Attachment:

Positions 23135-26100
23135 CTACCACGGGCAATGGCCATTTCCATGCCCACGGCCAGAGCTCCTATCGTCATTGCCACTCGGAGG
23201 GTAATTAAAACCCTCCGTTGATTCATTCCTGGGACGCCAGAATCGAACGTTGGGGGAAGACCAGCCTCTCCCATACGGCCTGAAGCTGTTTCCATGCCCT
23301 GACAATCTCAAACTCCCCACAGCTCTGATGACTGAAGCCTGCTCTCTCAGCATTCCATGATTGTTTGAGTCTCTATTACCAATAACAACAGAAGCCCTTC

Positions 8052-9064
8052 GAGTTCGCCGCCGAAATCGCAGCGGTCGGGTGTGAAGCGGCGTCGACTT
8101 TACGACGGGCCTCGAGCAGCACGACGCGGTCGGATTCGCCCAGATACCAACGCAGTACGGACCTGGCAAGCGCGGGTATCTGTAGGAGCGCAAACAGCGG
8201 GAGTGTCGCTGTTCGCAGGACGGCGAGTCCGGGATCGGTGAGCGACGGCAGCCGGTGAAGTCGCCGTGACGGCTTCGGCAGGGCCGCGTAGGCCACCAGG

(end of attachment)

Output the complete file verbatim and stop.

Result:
Positions 23135-26100
23135 CTACCACGGGCAATGGCCATTTCCATGCCCACGGCCAGAGCTCCTATCGTCATTGCCACTCGGAGG
23201 GTAATTAAAACCCTCCGTTGATTCATTCCTGGGACGCCAGAATCGAACGTTGGGGGAAGACCAGCCTCTCCCATACGGCCTGAAGCTGTTTCCATGCCCT
23301 GACAATCTCAAACTCCCCACAGCTCTGATGACTGAAGCCTGCTCTCTCAGCATTCCATGATTGTTTGAGTCTCTATTACCAATAACAACAGAAGCCCTTC

Positions 8052-9064
8052 GAGTTCGCCGCCGAAATCGCAGCGGTCGGGTGTGAAGCGGCGTCGACTT
8101 TACGACGGGCCTCGAGCAGCACGACGCGGTCGGATTCGCCCAGATACCAACGCAGTACGGACCTGGCAAGCGCGGGTATCTGTAGGAGCGCAAACAGCGG
8201 GAGTGTCGCTGTTCGCAGGACGGCGAGTCCGGGATCGGTGAGCGACGGCAGCCGGTGAAGTCGCCGTGACGGCTTCGGCAGGGCCGCGTAGGCCACCAGG